Honey (Courtney McLaughlin) is often regarded as the ‘throw-away’ character, or even worse disregarded because of her superficial depth and inability to hold her own in the high-brow intellectual debates of the gathered crowd. McLaughlin approaches the character with a complete understanding of Honey’s place in the show; bringing a unique comic branding to the character in her boisterously vocal laughing and simpering. Her shrill, simpering approach to the emotional crisis of the character are sharply aimed at Nick, and taken with great force; a bold comparison to the generally mousy portrayal of the character on the whole.
Nick (Joe Jalette) is a cheeky character who may be out of his depth when it comes to trading barbs with the likes of George and Martha. Jalette handles the finer nuances of Nick’s character with a subtle flare, keeping his facial expressions composed but intriguing, particularly during George’s mid-Act I rant. There is a physical sleaze to his portrayal when he takes to dancing with Martha, all too easily seducing her as she seduces him. Jalette gives an even performance throughout, despite the generic placement of the character in the story overall, and delivers poignant moments of emotional tension with a depth that radiates through his being without apology.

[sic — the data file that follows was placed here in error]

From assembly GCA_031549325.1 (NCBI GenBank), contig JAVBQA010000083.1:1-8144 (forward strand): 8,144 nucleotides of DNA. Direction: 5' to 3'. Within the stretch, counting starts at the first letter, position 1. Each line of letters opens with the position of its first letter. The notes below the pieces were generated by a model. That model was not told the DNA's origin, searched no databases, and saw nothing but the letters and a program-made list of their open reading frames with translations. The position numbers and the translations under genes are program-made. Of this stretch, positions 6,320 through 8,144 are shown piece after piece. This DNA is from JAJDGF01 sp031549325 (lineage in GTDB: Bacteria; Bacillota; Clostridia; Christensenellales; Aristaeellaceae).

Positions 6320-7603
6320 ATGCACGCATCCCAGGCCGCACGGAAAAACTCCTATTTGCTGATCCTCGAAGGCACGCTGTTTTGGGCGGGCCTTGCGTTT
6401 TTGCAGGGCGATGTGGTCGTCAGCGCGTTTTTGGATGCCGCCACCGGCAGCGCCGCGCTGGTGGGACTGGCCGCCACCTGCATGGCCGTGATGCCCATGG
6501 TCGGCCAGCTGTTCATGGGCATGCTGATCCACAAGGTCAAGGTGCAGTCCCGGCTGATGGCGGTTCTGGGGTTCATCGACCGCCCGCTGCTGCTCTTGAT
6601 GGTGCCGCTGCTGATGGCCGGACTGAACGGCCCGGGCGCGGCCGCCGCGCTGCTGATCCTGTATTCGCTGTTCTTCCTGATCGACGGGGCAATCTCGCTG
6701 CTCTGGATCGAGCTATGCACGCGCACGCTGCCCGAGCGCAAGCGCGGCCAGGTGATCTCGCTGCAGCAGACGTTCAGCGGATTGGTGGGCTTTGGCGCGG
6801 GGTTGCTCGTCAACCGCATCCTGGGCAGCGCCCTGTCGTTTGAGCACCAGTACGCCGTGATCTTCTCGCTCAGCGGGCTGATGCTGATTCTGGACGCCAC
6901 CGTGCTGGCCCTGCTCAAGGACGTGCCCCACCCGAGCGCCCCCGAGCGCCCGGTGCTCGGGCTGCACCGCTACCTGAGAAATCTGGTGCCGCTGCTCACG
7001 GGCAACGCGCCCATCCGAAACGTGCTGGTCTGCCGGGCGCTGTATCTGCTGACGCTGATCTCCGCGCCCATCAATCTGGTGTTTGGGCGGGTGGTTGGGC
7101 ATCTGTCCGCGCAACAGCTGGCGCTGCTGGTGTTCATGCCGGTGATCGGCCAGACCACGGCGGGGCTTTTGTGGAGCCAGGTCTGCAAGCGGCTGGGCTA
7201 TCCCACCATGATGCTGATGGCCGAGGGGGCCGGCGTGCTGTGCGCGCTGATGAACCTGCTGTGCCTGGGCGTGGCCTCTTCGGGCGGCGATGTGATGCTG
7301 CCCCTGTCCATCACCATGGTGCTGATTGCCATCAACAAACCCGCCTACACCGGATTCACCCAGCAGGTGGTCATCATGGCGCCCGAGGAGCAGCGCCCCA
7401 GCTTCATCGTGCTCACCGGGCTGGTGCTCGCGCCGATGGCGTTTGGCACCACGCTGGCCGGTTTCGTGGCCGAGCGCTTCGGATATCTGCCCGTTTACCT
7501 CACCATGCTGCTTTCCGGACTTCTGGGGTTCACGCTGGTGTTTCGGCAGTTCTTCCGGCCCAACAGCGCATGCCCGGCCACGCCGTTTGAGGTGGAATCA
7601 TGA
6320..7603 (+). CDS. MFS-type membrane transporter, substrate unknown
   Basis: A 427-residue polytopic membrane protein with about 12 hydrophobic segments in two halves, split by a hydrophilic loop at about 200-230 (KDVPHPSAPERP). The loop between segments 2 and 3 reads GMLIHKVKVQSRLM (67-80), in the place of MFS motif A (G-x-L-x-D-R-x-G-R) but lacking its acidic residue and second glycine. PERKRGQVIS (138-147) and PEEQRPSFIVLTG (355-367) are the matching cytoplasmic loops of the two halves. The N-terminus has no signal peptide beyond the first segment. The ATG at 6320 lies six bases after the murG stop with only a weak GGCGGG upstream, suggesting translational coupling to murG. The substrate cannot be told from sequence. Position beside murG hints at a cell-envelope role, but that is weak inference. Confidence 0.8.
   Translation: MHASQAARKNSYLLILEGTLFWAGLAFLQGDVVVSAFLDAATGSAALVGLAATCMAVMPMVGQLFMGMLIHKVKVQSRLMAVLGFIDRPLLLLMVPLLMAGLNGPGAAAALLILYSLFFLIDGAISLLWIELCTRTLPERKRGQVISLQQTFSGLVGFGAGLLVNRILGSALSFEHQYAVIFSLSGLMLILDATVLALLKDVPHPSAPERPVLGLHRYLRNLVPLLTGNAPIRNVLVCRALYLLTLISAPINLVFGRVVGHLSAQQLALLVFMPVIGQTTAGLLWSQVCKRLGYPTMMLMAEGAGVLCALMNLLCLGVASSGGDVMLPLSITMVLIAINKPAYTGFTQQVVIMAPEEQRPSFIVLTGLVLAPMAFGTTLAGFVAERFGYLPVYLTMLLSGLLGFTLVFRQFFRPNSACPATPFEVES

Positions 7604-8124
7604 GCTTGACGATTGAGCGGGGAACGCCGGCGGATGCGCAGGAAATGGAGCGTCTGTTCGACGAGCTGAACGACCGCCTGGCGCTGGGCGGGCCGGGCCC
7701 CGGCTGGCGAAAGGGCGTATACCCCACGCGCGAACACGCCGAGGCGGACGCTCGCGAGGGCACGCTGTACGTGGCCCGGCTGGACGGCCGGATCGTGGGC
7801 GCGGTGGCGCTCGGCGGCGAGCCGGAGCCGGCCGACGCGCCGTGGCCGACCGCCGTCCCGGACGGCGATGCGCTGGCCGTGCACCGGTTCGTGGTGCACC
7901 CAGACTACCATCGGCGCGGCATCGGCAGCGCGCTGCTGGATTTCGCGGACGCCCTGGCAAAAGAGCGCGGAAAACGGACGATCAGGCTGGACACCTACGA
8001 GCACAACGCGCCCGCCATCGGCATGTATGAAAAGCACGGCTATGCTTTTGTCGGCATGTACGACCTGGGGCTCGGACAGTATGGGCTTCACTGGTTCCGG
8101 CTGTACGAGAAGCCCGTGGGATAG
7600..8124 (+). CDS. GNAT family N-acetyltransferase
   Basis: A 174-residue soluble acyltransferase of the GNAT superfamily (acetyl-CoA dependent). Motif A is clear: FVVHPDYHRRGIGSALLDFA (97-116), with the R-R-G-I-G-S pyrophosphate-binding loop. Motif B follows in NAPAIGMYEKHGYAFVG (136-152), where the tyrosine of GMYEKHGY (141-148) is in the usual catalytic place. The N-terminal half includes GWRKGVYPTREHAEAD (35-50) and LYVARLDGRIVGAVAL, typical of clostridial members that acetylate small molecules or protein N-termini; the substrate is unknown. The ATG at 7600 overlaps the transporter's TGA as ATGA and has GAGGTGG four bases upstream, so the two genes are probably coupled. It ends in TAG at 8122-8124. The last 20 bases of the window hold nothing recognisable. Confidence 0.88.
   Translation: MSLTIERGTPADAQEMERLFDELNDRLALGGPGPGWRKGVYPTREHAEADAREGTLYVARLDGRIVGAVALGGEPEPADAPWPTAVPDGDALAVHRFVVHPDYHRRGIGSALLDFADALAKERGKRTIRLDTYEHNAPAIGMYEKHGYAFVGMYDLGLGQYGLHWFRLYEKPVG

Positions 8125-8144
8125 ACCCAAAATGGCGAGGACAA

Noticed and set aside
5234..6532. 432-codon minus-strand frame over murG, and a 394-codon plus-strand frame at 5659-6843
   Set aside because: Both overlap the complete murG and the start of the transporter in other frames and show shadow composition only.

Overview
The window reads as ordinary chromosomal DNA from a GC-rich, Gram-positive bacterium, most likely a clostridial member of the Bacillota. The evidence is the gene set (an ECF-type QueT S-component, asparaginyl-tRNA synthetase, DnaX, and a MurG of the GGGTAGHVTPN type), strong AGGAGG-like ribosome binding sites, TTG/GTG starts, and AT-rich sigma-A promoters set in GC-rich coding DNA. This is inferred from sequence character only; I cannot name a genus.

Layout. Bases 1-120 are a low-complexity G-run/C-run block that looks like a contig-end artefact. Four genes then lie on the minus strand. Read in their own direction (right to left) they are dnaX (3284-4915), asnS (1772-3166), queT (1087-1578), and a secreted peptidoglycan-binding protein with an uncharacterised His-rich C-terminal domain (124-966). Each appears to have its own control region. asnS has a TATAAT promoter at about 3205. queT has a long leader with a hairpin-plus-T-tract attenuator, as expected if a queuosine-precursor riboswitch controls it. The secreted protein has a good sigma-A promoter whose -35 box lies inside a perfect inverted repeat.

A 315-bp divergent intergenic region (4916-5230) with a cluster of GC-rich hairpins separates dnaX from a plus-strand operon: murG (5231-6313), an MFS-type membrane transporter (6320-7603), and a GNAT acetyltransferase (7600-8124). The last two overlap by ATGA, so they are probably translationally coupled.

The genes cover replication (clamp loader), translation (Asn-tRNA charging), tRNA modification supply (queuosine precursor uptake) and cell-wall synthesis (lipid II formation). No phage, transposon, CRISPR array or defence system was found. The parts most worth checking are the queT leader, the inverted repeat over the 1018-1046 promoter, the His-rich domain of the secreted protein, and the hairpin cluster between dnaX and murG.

George (Tad Janes) is the mastermind behind the games; a slick, conniving character that gains much sympathy when he really ought not to. Janes’ approach to the character is vivacious, taking him from the dowdy frumpy bog to an energetic maniacal madman. It’s his little movements with zippy pacing and eager excitement that play out across his face that make this juxtaposition of character present. The ability to create something sparkling inside of the shell of frumpy is an exceptional thing, something that Janes handles perfectly.
All eyes on Martha (Julie Herber). That’s how she would have it anyhow, lunkheads or not. Herber’s acerbic bite follows every insult she slings, especially when they’re slung at George; creating a vicious viper of a character without much by the way of remorse or humanity. Creating this sinful and braying creature in a heightened portrayal of Albee’s intentions would almost seem over the top if it wasn’t for Herber’s exceptional vulnerability cracked and displaced at precisely the right moments as Act III winds itself down to a conclusion. The difference in these two portions of her performance are shocking, enthralling, and leaves the onlooker with a sense of vindication and pity all combined in one final moment at the end. Herber’s masterful approach to this iconic theatrical character will leave you thoroughly impressed with both her acting and the production as a whole.
Who’s Afraid of Virginia Woolf? at Maryland Ensemble Theatre is stunning!
Running Time: Three hours, with two intermissions.
Who’s Afraid of Virginia Woolf? plays through March 9, 2014 at Maryland Ensemble Theatre—31 W. Patrick Street in historic Frederick, MD. For tickets call the box office at (301) 694-4744, or purchase them online.